-Shawn

  5. #5
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    19.5 should be a far better fit for you... really the only way to truly tell is to ride it, but I'd predict that will be a far better fit. You're pretty tall, an 18" is more of a medium frame. You probably need in the large/xlarge range. I'm 5'6" and riding an 18" GT Peace for commuting. I probably wouldn't use it for tricky technical mtn biking, but you get the picture.

  6. #6
    Fat-tired Roadie
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    If you're going to wait on the new bike anyway, here's an experiment - try a longer stem. Just go up a size. See what you think. You can also try flipping the stem or putting it at the bottom of the spacer stack.
    "Don't buy upgrades; ride up grades." -Eddy Merckx

  7. #7
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    ^^AndrwSwitch gives good advice...

  8. #8
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    Thanks for the input guys. The thought did cross my mind to put another stem on it as well as some hi-rise handle bars. Then I thought that would be an added expense if the frame was too small, although maybe just changing the stem would be a cheap temporary fix untill I get my bike in a few weeks.

    -Shawn

  9. #9
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    Putting riser bars on your bike will give you less room, not more.

    That doesn't necessarily make it the wrong thing to do to "save" this bike, although it's a little expensive if you're set on a new bike.

    So I'm a little confused about the problem - earlier you said that you felt cramped. The things I suggested in #6 will buy you more room in the cockpit.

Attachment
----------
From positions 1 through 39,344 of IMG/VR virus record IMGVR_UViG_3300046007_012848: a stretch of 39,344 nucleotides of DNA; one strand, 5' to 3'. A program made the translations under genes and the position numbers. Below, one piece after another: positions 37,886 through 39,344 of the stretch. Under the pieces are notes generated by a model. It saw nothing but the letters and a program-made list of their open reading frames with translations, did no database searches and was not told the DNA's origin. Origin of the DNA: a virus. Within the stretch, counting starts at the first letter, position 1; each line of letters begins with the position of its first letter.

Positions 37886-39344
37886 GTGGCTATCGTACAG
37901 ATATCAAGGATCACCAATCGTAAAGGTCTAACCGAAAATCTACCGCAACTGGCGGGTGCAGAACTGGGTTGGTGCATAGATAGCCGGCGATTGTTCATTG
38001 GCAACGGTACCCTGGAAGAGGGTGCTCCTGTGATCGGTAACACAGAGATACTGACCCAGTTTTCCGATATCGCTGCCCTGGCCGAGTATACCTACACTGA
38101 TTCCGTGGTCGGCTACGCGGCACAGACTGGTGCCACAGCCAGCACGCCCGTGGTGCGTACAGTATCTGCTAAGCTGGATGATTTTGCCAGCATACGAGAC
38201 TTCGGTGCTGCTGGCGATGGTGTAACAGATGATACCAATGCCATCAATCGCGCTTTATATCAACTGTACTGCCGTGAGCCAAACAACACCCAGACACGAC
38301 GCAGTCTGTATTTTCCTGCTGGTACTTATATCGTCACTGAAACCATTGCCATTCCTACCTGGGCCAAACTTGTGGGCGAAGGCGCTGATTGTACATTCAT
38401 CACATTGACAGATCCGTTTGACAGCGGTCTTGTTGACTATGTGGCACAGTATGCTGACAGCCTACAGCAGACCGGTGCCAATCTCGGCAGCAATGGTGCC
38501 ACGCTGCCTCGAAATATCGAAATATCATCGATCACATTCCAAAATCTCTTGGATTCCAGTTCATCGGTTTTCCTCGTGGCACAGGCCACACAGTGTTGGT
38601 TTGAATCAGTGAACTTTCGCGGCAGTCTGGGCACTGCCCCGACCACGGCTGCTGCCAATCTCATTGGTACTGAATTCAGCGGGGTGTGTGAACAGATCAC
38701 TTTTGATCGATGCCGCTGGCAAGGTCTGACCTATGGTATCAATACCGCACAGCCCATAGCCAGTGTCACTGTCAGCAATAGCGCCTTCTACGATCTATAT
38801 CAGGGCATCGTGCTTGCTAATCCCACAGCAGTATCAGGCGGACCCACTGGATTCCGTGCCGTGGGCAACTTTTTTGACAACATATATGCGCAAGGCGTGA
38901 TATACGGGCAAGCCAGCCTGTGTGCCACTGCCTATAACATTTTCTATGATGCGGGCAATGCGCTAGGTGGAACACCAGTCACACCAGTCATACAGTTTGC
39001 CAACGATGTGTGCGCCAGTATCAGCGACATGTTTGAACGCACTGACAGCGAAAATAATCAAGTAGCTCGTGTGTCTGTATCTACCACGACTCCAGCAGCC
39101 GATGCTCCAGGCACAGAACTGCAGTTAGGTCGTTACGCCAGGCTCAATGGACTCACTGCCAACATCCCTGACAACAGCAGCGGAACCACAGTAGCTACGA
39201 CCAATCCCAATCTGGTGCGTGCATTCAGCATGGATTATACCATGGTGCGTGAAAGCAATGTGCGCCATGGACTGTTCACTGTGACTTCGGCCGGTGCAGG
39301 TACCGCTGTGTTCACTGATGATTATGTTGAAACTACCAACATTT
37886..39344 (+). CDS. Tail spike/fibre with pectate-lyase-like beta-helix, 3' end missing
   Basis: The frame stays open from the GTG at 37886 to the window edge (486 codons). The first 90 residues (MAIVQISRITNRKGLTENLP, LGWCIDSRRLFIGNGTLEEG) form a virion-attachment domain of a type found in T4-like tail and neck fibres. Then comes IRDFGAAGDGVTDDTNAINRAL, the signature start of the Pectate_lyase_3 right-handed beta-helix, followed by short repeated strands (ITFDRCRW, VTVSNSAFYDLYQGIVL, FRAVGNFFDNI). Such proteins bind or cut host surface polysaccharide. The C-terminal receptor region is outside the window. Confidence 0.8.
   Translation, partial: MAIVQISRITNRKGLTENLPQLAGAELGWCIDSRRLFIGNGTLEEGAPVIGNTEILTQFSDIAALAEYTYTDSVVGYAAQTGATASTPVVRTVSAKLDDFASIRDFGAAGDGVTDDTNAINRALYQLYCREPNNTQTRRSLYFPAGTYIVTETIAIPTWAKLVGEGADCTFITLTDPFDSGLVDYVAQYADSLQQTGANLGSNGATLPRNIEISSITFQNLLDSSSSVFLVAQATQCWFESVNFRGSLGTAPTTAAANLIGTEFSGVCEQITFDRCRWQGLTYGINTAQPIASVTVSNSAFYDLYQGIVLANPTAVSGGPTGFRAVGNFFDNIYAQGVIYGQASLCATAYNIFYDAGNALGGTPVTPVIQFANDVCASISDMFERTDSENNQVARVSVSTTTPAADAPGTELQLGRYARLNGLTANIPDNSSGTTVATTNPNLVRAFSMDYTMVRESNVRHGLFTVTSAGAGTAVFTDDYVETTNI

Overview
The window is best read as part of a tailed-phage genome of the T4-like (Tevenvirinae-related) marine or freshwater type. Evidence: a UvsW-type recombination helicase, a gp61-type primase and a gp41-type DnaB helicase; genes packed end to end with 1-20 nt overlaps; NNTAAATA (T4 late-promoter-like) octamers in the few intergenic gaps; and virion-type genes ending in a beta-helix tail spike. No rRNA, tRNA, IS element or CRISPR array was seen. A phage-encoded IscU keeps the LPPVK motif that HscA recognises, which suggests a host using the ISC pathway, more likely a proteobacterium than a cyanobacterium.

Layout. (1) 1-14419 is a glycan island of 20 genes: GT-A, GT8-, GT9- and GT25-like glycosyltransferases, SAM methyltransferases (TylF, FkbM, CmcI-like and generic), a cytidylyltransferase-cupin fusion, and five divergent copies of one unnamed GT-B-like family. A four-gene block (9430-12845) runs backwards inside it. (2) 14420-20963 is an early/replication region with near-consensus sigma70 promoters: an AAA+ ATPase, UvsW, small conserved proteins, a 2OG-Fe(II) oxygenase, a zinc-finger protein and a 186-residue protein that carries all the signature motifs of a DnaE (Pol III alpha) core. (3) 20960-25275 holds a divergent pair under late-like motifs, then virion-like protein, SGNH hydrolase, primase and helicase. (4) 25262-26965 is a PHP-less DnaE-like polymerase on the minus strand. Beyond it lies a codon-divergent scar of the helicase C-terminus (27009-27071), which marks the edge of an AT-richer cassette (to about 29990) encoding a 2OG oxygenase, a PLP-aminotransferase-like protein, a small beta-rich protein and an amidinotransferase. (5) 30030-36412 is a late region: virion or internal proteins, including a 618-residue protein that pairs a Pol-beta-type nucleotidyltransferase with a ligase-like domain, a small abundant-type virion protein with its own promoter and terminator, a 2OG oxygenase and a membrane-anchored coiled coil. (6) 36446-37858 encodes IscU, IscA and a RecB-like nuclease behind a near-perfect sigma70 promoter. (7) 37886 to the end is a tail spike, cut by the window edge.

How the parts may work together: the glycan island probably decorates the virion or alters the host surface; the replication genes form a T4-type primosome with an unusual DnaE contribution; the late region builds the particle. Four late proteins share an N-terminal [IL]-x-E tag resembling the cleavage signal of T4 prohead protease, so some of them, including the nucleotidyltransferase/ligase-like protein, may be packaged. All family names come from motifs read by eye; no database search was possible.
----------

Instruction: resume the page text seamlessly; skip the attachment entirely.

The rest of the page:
Often, people on too small a bike can't get the handlebars high enough for comfort. There's plenty of adjustability saddle height, but not so much with the bars. So in a sense, the bike can ride too small and too big at the same time. Really what's going on is that reach and drop are two different things, even though when they're both close-ish to right, changing either can accomplish similar results. Anyway, someone on too small a bike who had too short a reach and too much saddle-bars drop would want riser bars and a longer stem, even though for someone who's already close to right, those are opposite tweaks.

    So what's going on here? Can you post a picture of the bike? Needs to be your bike, and set up as you ride it now. No "this is the model I ride" or "this is it six months ago, but I changed a bunch of things and really I have a totally different bike."
    "Don't buy upgrades; ride up grades." -Eddy Merckx

  10. #10
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    Something new learned again. I thought that a hi - rise bar would help me with the problem. I will take a picture of it and post here tomorrow so you see how it is set up. Heck, maybe even later tonight. Still lots to learn. Thanks for helping me.

    -Shawn

  11. #11